Each time I finish reading one of Hilderbrand's books, I find myself eagerly anticipating the next one. She has never failed to disappoint me. I also find that each book is even better than the prior one. This book, "The Love Season" is no exception. It is an enchanting, beautiful story that I couldn't put down....although I feel that way about all of Elin Hilderbrand's books.

Each of Elin's stories takes place in Nantucket, which is a place I have never been. After reading her captivating descriptions of that island, however, I am determined to visit sometime. She also inspired me to decorate our Christmas tree all in seashell and lighthouse ornaments.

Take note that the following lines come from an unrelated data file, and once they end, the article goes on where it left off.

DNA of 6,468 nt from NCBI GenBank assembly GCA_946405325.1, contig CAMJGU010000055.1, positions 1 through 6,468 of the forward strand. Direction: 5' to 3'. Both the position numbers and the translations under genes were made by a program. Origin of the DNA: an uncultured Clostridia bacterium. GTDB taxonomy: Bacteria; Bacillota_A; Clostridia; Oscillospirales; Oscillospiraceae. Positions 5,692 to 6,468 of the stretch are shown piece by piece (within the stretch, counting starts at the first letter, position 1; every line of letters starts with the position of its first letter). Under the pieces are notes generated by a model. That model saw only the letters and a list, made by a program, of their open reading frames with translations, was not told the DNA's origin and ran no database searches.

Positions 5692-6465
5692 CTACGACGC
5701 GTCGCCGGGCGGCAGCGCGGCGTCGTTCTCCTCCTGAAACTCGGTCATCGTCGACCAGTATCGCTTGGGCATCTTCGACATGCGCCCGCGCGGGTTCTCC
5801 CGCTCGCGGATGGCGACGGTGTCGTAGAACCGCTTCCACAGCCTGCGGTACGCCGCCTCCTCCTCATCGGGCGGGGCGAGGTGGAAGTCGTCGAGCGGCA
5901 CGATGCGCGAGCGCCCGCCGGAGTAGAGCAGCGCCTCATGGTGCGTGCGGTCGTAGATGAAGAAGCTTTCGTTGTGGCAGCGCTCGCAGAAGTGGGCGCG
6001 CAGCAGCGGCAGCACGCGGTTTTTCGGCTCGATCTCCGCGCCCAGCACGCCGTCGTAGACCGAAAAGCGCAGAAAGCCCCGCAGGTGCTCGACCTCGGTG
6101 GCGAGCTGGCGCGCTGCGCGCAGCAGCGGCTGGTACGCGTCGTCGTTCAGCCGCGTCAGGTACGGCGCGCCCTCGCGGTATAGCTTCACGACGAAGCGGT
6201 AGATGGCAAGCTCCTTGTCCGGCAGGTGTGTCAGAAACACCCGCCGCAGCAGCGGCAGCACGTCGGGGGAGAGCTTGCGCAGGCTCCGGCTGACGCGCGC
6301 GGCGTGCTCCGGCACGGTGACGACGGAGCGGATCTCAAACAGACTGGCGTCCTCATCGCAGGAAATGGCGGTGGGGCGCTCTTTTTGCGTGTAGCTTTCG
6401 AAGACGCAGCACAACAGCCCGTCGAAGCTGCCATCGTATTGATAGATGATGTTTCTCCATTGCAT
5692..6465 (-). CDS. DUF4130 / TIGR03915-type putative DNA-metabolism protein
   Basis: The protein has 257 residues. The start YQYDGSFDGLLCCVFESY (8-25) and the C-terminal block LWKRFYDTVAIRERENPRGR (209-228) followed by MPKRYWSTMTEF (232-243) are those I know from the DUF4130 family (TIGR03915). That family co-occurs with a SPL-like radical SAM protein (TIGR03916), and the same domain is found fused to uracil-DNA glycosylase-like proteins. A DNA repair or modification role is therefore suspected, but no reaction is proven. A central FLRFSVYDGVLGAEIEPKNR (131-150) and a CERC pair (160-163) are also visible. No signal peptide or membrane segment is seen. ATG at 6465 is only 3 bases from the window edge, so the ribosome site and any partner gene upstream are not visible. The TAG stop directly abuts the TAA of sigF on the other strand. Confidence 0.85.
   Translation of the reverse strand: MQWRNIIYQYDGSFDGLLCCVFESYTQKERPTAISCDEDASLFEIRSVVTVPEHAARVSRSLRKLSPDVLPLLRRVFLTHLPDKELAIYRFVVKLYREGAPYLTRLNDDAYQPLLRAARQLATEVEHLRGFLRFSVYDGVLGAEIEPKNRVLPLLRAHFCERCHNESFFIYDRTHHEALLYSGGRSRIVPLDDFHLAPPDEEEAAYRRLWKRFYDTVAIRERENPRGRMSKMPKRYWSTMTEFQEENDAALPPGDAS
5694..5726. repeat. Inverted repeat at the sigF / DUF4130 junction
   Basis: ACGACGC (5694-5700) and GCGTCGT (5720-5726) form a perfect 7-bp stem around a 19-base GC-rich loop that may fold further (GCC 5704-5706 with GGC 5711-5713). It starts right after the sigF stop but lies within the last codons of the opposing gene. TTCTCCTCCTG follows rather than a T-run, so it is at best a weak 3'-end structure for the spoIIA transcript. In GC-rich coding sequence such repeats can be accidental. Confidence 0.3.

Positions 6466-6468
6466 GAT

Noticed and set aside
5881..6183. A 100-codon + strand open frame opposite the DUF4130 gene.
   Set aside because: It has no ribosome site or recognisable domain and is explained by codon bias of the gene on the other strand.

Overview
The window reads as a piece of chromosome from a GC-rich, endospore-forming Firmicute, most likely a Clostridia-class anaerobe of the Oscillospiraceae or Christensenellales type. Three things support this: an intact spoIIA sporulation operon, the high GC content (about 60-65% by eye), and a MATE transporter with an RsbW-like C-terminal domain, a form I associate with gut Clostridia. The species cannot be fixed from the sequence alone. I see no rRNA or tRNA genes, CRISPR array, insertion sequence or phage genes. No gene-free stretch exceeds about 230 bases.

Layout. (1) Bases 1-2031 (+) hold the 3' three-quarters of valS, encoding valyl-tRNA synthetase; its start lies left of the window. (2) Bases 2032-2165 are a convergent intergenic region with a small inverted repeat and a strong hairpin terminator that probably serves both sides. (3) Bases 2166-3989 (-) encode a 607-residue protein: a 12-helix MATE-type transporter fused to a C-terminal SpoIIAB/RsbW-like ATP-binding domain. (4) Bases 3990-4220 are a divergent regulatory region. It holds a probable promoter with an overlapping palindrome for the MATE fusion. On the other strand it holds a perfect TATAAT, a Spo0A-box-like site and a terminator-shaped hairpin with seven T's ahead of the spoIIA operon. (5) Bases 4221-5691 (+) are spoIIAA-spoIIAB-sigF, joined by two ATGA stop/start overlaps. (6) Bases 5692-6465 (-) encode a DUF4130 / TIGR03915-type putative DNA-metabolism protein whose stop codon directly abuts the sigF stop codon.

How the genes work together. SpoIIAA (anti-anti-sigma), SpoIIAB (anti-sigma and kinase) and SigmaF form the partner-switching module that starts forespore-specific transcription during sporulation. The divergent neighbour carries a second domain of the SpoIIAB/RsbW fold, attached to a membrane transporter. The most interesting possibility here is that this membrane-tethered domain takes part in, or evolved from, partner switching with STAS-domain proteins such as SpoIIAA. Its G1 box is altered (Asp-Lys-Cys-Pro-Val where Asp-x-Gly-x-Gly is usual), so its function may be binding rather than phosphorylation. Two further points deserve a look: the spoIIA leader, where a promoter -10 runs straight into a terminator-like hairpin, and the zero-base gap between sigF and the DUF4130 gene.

I have been trying to diet for the past few weeks, but I found it impossible to do so while reading "The Love Season" (and, while we're at it, "The Blue Bistro"). Elin's descriptions of the food that Margaritte prepares are so vivid that I could practically smell and see the food sitting in front of me. I am assuming that Elin must've worked in the restaurant business at one time in order to write about entrees and restaurant life the way she does.

I have one complaint. I feel that the first three books by Elin Hilderbrand ("Summer People", "Nantucket Nights" and "The Beach Club") should've had either different titles or different cover art, or possibly both. On the shelf at the bookstore, these books look like they're generic romance novels...but they are SO much better than that.